While 24th Street contains several world-renowned galleries, C24 is a less recognizable, but no less amazing art gallery. It was opened in September of 2011 by four partners: Emre and Maide Kurttepeli, Mel Dogan, and Ali Soyak. Though none were working directly in the art industry, all were united by a passion for art. “They thought, ‘Where’s the best place to open a gallery? New York! ” explained Michelle Maigret, the director. “’Where’s the best place in New York? Chelsea! Where’s the best street in Chelsea? 24th Street! ” In 2015, C24’s building was purchased, so the owners found a new space down the block. This time, however, C24 will not be pushed out. In keeping with a block norm, C24 is the owner of its building, and with the new location came a new vision. “I think we have more of a direction now, ” Michelle said. “When we moved out of our old space, we went through the artists and moved out the ones who weren’t going with the direction the directors wanted to take. ” It was not just a move, as Meghan Schaetzle, the gallery manager, clarified, but “a rebirth of the gallery. ” The new C24 is more spacious than most of the surrounding galleries. There is an atrium as well as a large main room, featuring windows and glass doors, to create a naturally lit and generally welcoming environment. “Often, artists get restricted by gallery space, ” explained Amanda Uribe, director of sales. “But here, they’re inspired by the possibilities. ” The unique space allows C24 to step outside of what one might typically see on 24th Street - exhibiting all media, from miniature sculptures to monumental paintings to video art - and, recently, they have been moving towards multimedia or, as Michelle put it, “different media” displays. Rather than follow in the footsteps of more established galleries and try to feature the “big hits, ” C24 aims to represent contemporary, mid-career artists who are pushing the boundaries of their craft. As Michelle told me, “The big name artists are great and it’s always good to see their shows, but we have something different, fun, and interactive - and people always respond to it. There’s a different attitude, different feel, something fresh here. ” In keeping with that theme, C24’s curation attempts to push boundaries with an international focus and is proud to feature a geographically diverse roster of artists. Additionally, C24 brings in an outside curator each year to organize a show in their space. When it comes to the art world, keep an eye on C24: For the young gallery, things are only looking up. “We’ve been applying to some of the more prestigious art fairs and getting wait-listed, rather than flat-out rejected, ” Michelle said. “We’re about to hit it. ” Meghan concurred: “Stay tuned and see how we grow! ”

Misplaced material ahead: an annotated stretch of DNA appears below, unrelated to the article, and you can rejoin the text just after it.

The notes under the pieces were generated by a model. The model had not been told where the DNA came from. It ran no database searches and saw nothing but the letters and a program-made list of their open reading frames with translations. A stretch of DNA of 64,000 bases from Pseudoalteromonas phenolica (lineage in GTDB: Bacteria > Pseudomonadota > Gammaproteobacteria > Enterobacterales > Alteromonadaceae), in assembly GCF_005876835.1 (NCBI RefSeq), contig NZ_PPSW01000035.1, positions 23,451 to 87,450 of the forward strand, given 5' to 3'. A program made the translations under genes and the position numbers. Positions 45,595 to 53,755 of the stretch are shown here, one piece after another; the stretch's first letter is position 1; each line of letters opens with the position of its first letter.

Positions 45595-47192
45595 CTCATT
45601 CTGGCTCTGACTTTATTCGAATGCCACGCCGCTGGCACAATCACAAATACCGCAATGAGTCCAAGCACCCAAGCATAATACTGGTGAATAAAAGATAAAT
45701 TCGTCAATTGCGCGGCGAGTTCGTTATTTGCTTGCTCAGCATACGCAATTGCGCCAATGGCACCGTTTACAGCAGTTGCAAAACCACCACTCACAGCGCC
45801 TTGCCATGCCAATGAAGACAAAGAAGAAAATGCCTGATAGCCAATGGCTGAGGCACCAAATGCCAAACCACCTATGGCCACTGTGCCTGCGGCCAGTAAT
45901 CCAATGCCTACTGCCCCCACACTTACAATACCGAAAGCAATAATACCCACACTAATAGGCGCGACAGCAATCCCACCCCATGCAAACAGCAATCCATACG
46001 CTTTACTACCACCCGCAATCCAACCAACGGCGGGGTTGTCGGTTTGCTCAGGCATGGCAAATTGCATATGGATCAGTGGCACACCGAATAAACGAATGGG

With its entire front opened to the street, serving signature cocktails alongside thin crust pizzas, Ovest is a charming spot for an after-work drink or a hearty Italian meal. In a neighborhood full of hotels and galleries, this low-key ristorante certainly fills a niche. The food is simple and tasty, Neopolitan pizzas topped with fresh fixins of all sorts. The "Martha, " sporting prosciutto and truffle oil, is a house favorite, as is the old-fashioned square buffala pizza. We stopped in for an afternoon snack and came away sated with bellies full of rich fried artichokes and a tre-colore pizza. The drinks are designed and served by a "published" mixologist – we can vouch that the Ulan Bator Sling is delicious. The mangapeño also comes highly recommended. Cocktails and white wine begin to be poured during the 5: 00-8: 00 happy hour, but in traditional Italian style they are accompanied by complimentary small plates of food constantly being prepared by the kitchen. This is certainly a tradition everyone can get behind.